Meet David Katznelson #AmplifyVoices

David Katznelson

Meet David Katznelson.

David Katznelson is a Grammy-nominated music producer and a director at the Jewish Community Federation. He spent a decade at Warner Brothers and another operating Birdman Records, focusing a big part on the San Francisco underground music scene and reissue projects. He co-founded the San Francisco Appreciation Society as well as the Idelsohn Society.

We connected David with the amazing Mike De La Rocha (@mrmikedelarocha), in a conversation about social change and the power of music.

Learn more about David on his Twitter @oakiedog, and look out for the powerful #AmplifyVoices interview between David and Mike tomorrow!

In the #AmplifyVoices campaign, we are pairing leaders in the Jewish community in conversation with activists for racial and social justice to further discussions on equality and social good, and to invite our audience to take action through volunteerism. Learn more >>

#AmplifyVoices

This January, Repair the World is asking you to join us in our #AmplifyVoices campaign to Act for Racial Justice.

In this campaign, we are pairing leaders in the Jewish community in conversation with activists for racial justice to further the discussion on racial equality and invite our audience to take action through volunteerism.

Our interviewers have each come up with 5 questions to ask our interviewees, to inspire service and to become active participants in creating solutions for issues we face today.

We hope to #AmplifyVoices loud enough to incite action, and open hearts and minds.

Join the conversation at:

facebook.com/repairtheworld

instagram.com/repairtheworld

We’re hoping to stir a healthy conversation around social justice and your voice is important.

The first #AmplifyVoices interviews are here! Click through the list below to learn more about these outstanding leaders and activists.

David Katznelson & Mike de la Rocha

Meet Rabbi Jill Jacobs

Meet Carmen Perez

Jill Jacobs & Carmen Perez: The #AmplifyVoices Interview

How Repair the World Plans to Mobilize 400 Volunteers This MLK Day of Service

This post originally appeared on Generocity on January 7, 2016

By Julie Zeglen

Get your gardening gloves ready, your mural-painting brushes clean.  This year’s Martin Luther King, Jr. Day is coming up on Monday, Jan. 18, and with it comes the 21st annual Greater Philadelphia Martin Luther King Day of Service. It’s a big day for many nonprofits and service-oriented organizations in the city that want to kickstart support for their work. The question is, though, how they should best attract volunteers.

Read More

December 2015 Social Good Roundup!

In addition to our monthly Newsletter, we are also bringing you a monthly round-up of our favorite programs from our partners and from across the web. The opportunities below are separated by long term (6+ months), short term (6 months or less) and ongoing service, social good, and travel opportunities.

Be sure to check back monthly for updates and new finds!

Commit…To Service!     (Long-Term Programs)

You Want To Go To There.      (Short-Term and Travel Opportunities)

Be Social. Do Good.    (Social Good Jobs, Events and Campaigns)

Repair the World, In Detroit, Philly, Pittsburgh and NYC!

Don’t forget to check out upcoming opportunities in our Repair the World Communities:

 

This Week in Links: 11.30.15

Welcome to This Week In Links. This series is a place for us to share articles that our fellows and staff are reading to deepen their understanding of the context of their work. By linking to these stories, we are not necessarily endorsing the positions, but sharing interesting material for discussion and reflection. We invite you to share, comment, and discuss these stories, and also to share your top links from the past week!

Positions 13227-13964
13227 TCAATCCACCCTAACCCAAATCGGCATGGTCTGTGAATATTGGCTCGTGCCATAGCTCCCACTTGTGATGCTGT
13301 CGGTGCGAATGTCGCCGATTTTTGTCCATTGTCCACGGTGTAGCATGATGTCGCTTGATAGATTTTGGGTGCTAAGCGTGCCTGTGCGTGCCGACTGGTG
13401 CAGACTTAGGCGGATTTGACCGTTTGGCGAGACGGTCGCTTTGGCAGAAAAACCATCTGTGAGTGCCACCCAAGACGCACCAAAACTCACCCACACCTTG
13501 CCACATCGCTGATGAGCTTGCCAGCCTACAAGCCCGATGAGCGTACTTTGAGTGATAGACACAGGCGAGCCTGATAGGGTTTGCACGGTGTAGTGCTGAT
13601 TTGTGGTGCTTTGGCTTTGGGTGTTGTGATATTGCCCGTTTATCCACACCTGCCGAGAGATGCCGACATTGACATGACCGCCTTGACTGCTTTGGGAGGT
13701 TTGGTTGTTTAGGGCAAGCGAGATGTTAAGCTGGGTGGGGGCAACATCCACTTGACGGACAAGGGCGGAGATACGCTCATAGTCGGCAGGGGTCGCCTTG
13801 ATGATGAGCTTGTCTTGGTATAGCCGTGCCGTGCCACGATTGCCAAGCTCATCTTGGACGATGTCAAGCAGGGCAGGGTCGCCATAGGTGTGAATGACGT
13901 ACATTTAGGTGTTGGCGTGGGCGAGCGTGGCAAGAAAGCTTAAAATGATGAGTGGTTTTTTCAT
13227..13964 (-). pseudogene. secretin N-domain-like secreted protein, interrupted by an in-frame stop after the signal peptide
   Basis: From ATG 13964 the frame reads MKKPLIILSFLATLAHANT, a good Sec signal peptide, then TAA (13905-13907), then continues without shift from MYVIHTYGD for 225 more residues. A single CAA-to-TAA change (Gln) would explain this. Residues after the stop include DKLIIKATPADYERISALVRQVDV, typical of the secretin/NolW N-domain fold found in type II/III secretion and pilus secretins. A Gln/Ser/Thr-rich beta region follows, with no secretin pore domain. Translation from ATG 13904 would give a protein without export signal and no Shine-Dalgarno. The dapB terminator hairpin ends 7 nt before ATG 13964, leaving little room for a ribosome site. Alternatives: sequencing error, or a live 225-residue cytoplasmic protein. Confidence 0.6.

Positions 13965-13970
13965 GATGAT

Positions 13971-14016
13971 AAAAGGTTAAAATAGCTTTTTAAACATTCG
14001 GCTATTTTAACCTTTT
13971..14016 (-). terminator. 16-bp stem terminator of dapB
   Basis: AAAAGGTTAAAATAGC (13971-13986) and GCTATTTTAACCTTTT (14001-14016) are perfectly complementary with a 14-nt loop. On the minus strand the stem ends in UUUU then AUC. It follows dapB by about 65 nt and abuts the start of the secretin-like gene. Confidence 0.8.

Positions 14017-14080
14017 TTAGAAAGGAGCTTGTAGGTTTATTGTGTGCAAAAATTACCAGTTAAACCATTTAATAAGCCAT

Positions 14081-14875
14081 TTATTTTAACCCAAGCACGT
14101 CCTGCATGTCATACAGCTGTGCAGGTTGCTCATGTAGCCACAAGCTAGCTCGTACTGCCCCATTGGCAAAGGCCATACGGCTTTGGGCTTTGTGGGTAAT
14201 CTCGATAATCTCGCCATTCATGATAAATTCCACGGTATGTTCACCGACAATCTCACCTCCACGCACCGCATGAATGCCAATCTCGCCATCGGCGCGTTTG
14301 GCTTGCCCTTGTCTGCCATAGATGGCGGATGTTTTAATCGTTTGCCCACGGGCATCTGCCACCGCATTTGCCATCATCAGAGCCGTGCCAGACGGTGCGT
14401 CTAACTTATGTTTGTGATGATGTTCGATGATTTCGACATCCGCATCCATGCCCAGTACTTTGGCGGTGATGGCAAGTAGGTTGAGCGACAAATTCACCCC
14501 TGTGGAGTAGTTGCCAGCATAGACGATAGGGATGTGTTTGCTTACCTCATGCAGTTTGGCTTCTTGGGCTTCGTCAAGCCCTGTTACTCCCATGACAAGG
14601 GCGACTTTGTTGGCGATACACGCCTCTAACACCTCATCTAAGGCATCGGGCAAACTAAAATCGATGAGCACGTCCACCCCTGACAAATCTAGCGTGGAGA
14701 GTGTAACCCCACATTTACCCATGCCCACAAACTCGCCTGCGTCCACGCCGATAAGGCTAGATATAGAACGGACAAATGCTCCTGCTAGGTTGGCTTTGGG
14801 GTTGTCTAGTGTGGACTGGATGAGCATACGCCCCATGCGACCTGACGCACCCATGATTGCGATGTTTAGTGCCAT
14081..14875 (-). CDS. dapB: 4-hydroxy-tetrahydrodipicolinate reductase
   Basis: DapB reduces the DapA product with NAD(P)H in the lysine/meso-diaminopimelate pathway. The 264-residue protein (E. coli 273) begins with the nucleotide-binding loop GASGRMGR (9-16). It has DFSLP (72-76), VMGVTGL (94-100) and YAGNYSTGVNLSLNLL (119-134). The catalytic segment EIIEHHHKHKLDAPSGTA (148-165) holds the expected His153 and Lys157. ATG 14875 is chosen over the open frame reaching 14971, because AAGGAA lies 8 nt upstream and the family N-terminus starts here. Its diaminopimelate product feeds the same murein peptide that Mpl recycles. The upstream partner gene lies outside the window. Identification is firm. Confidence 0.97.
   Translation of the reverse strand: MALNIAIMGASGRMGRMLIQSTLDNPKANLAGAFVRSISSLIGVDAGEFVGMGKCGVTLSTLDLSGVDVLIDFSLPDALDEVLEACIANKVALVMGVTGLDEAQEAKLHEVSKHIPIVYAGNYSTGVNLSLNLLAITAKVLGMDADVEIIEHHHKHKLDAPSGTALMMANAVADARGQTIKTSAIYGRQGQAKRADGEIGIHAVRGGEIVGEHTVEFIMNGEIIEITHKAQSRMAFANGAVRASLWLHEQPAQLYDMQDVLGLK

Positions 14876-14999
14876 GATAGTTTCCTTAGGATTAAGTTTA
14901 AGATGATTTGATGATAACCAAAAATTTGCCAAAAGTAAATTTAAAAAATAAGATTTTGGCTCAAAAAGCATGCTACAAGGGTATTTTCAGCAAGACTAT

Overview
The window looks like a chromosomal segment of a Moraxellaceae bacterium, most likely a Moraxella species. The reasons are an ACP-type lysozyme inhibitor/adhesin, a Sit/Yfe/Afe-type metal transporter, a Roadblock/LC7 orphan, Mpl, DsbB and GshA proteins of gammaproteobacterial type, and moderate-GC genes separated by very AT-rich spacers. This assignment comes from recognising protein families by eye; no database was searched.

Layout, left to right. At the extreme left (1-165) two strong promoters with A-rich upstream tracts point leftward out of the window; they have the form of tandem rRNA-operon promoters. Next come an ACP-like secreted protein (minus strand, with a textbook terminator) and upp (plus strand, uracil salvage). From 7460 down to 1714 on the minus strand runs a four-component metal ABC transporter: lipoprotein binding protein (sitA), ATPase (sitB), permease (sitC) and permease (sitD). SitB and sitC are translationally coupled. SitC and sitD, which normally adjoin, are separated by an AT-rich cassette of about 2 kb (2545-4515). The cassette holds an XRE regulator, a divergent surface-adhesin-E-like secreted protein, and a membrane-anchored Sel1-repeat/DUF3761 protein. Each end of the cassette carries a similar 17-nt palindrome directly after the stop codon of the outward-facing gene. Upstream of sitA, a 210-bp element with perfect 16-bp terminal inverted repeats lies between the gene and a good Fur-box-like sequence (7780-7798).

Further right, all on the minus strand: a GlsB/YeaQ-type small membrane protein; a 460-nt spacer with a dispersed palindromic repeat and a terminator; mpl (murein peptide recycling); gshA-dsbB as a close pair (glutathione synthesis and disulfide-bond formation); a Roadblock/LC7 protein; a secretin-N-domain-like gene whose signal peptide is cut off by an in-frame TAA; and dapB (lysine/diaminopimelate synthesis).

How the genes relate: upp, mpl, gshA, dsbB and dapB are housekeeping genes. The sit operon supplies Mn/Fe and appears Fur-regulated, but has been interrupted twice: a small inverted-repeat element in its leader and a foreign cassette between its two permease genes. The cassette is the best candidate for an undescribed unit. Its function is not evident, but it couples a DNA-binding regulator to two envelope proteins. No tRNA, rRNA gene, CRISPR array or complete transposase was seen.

This is the Story of One Block in Bed-Stuy, Brooklyn

My white neighbor thought I was breaking into my own apartment. Nineteen cops showed up.
Read more

November 2015 Social Good Roundup!

In addition to our monthly Newsletter, we are also bringing you a monthly round-up of our favorite programs from our partners and from across the web. The opportunities below are separated by long term (6+ months), short term (6 months or less) and ongoing service, social good, and travel opportunities.

Be sure to check back monthly for updates and new finds!

Commit…To Service!     (Long-Term Programs)

You Want To Go To There.      (Short-Term and Travel Opportunities)

Be Social. Do Good.    (Social Good Jobs, Events and Campaigns)

Repair the World, In Detroit, Philly, Pittsburgh and NYC!

Don’t forget to check out upcoming opportunities in our Repair the World Communities:

 

 

This Week in Links: 11.9.15

Welcome to This Week In Links. This series is a place for us to share articles that our fellows and staff are reading to deepen their understanding of the context of their work. By linking to these stories, we are not necessarily endorsing the positions, but sharing interesting material for discussion and reflection. We invite you to share, comment, and discuss these stories, and also to share your top links from the past week!

The Closest Look Yet at Gentrification and Displacement

The Rigging of the American Market

The 1 Percent’s Earnings Could Be Stagnating — At $671,000

America’s High-Earning Poor: There can be a big difference between income and assets.
Read more

Apply for a Repair the World Alternative Break Micro Grant by Nov 2!

We believe that Alternative Break programs offer an unparalleled opportunity for immersive service that builds community and leadership while making a difference. So we have found a way to help dedicated people and groups make them happen!

Repair the World is offering micro-grants to support new and long-standing Alternative Break experiences for North American young adults. Micro-grant award amounts will range from $1,000-$5,000 and will vary depending on the number of program participants, program location, emphasis on post-program engagement and other factors.

Think your Alternative Break program fits the bill? Apply by November 2 and you might just have the best break ever!*

Find out more about the many ways Repair the World fosters high quality Alternative Break programs (and how you can get involved!) here.

*Please note that these micro grants are applicable to non-Hillel related programs. Hillel campuses can apply for separate funding, and should apply directly through Hillel International.